Exchange: Platforms that allow users to buy, sell, or trade cryptocurrencies for other digital currencies or traditional currencies like US dollars or euros. Cryptocurrency exchanges are a vital part of the crypto ecosystem, providing users access to crypto funds.

Fear and greed index: A technical indicator that measures market sentiment based on the prices of seven different assets.

Fiat currency: A legal tender declared by the government; it can be backed by its economy and has an institution regulating it (a central bank). For example, the Great British Pound (GBP) and the United States Dollar (USD) are fiat currencies.

Fiat gateways: A cryptocurrency exchange that allows users to deposit fiat currencies such as the dollar or euro into their accounts for trading purposes.

Flippening: A moment when a cryptocurrency’s market capitalization (or the total value of its tokens in circulation) surpasses that of another crypto.

FOMO: Fear Of Missing Out; the acronym coined to describe a phenomenon when investors buy or sell an asset out of fear of missing out on perceived opportunities.

Fork: A software update backward-incompatible with previous versions of the same cryptocurrency protocol, creating an entirely new branch from block 0.

FUD: Fear, Uncertainty, and Doubt; the acronym coined for crypto-sphere discussions.

Futures:  A contract to buy or sell an asset later with the price agreed upon today. Investors use these as both a hedge against risk and a tool for profit.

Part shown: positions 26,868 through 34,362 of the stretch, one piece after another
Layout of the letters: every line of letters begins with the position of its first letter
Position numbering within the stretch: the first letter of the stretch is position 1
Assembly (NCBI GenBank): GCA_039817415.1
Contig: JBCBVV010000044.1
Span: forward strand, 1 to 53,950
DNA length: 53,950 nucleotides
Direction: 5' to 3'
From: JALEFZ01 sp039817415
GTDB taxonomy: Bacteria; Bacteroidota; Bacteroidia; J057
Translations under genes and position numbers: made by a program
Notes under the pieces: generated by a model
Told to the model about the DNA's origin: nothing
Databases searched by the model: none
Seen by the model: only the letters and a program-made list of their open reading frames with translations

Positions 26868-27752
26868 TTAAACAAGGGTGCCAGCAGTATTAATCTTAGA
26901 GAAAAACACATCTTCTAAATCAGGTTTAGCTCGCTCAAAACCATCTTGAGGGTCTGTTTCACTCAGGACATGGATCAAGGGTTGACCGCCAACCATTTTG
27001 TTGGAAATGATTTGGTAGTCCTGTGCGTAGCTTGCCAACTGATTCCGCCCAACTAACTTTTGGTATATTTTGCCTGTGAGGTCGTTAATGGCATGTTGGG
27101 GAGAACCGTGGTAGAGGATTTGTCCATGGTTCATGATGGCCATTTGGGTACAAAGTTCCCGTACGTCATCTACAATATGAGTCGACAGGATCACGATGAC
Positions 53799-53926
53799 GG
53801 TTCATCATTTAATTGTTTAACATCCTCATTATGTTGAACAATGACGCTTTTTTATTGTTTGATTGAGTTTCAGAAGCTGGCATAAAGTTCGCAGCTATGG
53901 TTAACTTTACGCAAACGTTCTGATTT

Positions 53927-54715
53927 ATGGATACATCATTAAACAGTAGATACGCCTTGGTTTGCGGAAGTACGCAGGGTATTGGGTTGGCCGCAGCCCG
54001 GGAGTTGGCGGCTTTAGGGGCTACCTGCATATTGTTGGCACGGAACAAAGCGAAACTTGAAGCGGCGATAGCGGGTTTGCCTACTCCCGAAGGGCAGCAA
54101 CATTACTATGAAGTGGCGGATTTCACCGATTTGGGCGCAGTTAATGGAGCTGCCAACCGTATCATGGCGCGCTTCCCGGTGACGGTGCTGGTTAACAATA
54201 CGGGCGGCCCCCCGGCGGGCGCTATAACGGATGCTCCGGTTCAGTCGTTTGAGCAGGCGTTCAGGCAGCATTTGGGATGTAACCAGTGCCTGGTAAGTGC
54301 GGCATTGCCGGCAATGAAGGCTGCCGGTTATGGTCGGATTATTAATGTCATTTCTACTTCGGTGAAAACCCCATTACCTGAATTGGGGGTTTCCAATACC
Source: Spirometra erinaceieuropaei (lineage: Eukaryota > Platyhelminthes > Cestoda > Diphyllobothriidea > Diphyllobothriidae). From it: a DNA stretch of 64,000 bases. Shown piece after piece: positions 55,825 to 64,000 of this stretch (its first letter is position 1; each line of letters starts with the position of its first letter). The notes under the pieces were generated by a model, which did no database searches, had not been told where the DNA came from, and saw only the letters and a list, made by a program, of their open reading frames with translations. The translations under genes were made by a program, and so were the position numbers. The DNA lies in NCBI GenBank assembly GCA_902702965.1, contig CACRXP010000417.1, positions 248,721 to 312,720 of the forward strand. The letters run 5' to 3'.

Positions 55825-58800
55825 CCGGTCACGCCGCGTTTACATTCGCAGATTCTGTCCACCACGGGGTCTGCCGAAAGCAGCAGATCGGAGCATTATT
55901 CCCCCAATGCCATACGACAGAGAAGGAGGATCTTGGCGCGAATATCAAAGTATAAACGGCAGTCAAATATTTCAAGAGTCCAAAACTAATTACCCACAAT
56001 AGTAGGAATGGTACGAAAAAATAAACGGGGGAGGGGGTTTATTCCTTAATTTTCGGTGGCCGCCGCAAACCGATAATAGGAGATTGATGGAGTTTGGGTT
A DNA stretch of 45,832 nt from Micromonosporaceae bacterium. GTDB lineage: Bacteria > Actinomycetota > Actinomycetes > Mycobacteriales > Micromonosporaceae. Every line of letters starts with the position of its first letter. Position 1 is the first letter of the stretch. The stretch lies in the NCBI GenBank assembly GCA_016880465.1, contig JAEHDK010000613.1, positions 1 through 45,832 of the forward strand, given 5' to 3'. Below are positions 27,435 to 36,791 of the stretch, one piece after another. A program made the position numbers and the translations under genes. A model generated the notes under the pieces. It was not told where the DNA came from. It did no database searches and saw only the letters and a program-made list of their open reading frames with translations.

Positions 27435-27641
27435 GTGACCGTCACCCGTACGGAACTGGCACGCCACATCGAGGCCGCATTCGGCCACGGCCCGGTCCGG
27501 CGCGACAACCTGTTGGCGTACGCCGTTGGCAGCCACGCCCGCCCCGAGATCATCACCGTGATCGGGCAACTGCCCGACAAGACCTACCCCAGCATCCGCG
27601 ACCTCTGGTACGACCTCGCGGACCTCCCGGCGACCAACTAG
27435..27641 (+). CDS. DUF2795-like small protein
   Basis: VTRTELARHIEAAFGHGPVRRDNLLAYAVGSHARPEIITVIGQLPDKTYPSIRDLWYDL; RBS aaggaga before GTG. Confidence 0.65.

Gas: The name given to the transaction cost of running smart contract functions on Ethereum. It is payable in units called Gwei, which are a billionth of an Ether.

Genesis block: The first block in the Blockchain, usually hardcoded into the coin’s system, which is used to bootstrap its network.

Halving: The process by which Bitcoin mining rewards are reduced by 50% every four years; this is done to create scarcity and control the total supply (since no more than 21 million Bitcoins can ever be mined).

Hard fork: A backward-incompatible software update with previous versions of the same cryptocurrency protocol. It creates an entirely new blockchain branch.

Hardware wallet: Also known as cold storage/wallet, it’s essentially a USB stick that one uses for offline transactions and keeping your private keys safe. It’s more secure than most other wallets since they’re harder to access if you lose them. There are different types, including paper and digital ones, but each has pros and cons.

Hash function: A specific algorithm that maps data of any size to a fixed size output, also referred to as a cryptographic function. Computation alone cannot decipher it. Hashing takes an input string/file/document and outputs the same ‘hash’ every time so long as its original content has not been altered. This process is irreversible, making the discovery of the original data nearly impossible unless someone had access to the private key associated with each transaction on blockchain networks containing these hashes written into their blocks instead. Every cryptocurrency’s hash algorithm must meet specific requirements before being approved for existence.